copper womanthe photo, taken of the McDowell Mts. foothills marks the pass between Scotsdale, Arizona and Fountain Hills, Arizona. It has been washed in copper and amethyst colors and the colors were merged to achieve the cloudy stain. The artist also notes that the sun sets down the center of the highway running along side this foothill at spring equinox. For another turning regarding myths of color and light see To All My Relations. For  an insight into color symbolism in Egyptian mythology click
here. For a turning of the use of the color blue in art see Caeruleum.

source University of Southern Maine Yolanda Theunissen Curator, Osher Map Library and Smith Center of Cartographic Education  the following narrative quotes excerpts from the writings of Donald Johnson on-line at

Poseidon's Realm
Winds, and the place from which they blew, were the earliest means of dividing the horizon into named parts in order to express direction. The ancients used various forms of wind systems: Homer described four winds, consisting of the four cardinal points we now call north, south, east, and west; Pliny and Posidonius recognized eight winds, whereas Aristotle enumerated twelve.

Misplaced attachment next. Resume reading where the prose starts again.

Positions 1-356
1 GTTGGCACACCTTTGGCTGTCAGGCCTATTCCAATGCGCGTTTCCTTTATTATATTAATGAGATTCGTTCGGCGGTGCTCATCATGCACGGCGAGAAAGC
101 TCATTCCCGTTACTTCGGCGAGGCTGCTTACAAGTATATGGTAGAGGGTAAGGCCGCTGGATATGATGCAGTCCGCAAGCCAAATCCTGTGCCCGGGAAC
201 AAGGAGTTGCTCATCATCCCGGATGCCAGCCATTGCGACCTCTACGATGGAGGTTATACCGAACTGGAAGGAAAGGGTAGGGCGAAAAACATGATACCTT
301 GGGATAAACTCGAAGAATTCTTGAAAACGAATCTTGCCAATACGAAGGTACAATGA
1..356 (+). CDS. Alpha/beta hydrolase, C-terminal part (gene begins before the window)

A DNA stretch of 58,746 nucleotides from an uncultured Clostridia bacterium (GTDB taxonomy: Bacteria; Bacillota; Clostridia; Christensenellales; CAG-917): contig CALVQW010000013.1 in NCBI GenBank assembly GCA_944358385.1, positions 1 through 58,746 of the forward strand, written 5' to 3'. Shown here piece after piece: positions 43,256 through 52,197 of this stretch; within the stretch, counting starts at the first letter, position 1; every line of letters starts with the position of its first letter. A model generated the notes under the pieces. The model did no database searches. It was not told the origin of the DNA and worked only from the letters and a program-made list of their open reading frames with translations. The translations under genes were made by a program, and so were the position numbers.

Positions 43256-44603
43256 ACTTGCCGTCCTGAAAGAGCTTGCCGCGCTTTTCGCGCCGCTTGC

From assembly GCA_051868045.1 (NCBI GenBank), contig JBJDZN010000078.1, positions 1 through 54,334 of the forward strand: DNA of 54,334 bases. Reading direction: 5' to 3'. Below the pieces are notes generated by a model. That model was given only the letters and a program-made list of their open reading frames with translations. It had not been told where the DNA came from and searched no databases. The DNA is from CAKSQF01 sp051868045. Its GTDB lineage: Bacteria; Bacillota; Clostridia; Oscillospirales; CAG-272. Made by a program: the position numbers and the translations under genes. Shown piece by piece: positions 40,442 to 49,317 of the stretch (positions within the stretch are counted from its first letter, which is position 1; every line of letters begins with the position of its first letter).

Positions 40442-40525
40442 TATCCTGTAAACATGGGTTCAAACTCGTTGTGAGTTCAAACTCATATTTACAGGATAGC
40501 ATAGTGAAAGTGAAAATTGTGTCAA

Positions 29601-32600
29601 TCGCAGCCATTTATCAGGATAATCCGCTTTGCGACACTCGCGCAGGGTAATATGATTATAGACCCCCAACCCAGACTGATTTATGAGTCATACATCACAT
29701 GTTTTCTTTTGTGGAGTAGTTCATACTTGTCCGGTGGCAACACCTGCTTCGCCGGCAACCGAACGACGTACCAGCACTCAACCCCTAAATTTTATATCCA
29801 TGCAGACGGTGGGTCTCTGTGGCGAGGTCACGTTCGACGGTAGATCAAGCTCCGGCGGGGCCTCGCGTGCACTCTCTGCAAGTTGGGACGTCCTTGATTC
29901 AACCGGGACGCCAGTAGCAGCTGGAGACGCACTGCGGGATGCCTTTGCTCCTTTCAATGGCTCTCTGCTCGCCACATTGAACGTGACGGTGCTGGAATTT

Mediterranean mariners named winds after the lands from which they originated, such as Greco (from Greece) to designate the northeast, or Africus for southwest. Other directions were named after the gods who reigned in that region. Astronomical positions, as well, were used to indicate wind direction. Septentrio designated north, since that wind blew from the direction of the seven stars in the constellation of Ursa Major--the north pointing big dipper. Sunset and sunrise at the summer and winter solstices filled in the intermediate points between the four cardinal directions, corresponding roughly to northeast, southeast, southwest, and northwest. Some wind names had no set bearing, but were identified and personified according to the weather they brought with them.